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Model Space Localization Is Not Always Better Than Observation Space Localization for Assimilation of Satellite Radiances
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    Monthly Weather Review, 143(10), 3948-3955.
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  • Description:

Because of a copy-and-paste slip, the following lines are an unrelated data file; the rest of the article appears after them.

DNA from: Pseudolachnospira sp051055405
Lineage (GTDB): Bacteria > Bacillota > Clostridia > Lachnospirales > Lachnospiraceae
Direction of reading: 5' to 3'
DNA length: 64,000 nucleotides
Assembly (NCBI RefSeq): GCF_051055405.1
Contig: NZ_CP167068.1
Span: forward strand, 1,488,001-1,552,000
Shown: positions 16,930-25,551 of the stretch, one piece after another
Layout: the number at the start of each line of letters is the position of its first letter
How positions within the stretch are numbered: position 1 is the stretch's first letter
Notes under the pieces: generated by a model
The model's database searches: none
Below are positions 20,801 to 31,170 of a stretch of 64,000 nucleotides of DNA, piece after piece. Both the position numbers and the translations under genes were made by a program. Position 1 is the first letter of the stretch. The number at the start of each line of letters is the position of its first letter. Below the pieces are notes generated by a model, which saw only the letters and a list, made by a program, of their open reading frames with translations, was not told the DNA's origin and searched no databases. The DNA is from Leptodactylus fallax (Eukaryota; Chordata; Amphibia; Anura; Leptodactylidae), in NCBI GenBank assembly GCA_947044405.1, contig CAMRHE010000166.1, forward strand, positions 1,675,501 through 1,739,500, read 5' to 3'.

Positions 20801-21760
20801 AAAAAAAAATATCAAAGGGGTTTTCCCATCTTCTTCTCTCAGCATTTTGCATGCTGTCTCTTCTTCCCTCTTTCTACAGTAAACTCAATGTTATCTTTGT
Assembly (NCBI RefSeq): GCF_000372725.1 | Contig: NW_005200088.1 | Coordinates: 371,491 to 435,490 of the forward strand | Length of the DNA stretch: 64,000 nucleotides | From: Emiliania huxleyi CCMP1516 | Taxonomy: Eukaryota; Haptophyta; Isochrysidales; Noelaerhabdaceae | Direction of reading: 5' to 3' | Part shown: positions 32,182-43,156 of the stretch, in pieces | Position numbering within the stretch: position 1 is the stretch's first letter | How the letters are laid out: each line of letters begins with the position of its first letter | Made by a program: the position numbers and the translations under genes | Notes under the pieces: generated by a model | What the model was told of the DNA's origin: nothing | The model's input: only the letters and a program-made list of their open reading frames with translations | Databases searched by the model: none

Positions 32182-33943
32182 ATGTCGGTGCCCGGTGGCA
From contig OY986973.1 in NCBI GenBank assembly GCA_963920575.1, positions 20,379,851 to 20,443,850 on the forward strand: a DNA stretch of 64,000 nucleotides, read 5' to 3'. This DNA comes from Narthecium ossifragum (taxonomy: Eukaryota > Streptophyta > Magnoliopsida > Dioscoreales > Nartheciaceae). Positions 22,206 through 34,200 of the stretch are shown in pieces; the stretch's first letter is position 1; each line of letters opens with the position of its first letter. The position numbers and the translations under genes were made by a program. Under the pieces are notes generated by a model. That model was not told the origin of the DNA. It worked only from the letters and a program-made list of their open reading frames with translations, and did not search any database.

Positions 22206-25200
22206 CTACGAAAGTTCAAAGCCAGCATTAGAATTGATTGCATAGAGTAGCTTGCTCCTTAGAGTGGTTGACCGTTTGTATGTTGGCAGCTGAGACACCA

Covariance localization is an essential component of ensemble-based data assimilation systems for large geophysical applications with limited ensemble sizes. For integral observations like the satellite radiances, where the concepts of location or vertical distance are not well defined, vertical localization in observation space is not as straightforward as in model space. The detailed differences between model space and observation space localizations are examined using a real radiance observation. Counterintuitive analysis increments can be obtained with model space localization; the magnitude of the increment can increase and the increment can change sign when the localization scale decreases. This occurs when there are negative background-error covariances and a predominately positive forward operator. Too narrow model space localization can neglect the negative background-error covariances and result in the counterintuitive analysis increments. An idealized 1D model with integral observations and known true error covariance is then used to compare errors resulting from model space and observation space localizations. Although previous studies have suggested that observation space localization is inferior to model space localization for satellite radiances, the results from the 1D model reveal that observation space localization can have advantages over model space localization when there are negative background-error covariances. Differences between model space and observation space localizations disappear as ensemble size, observation error variance, and localization scale increase. Thus, large ensemble sizes and vertical localization length scales may be needed to more effectively assimilate radiance observations.
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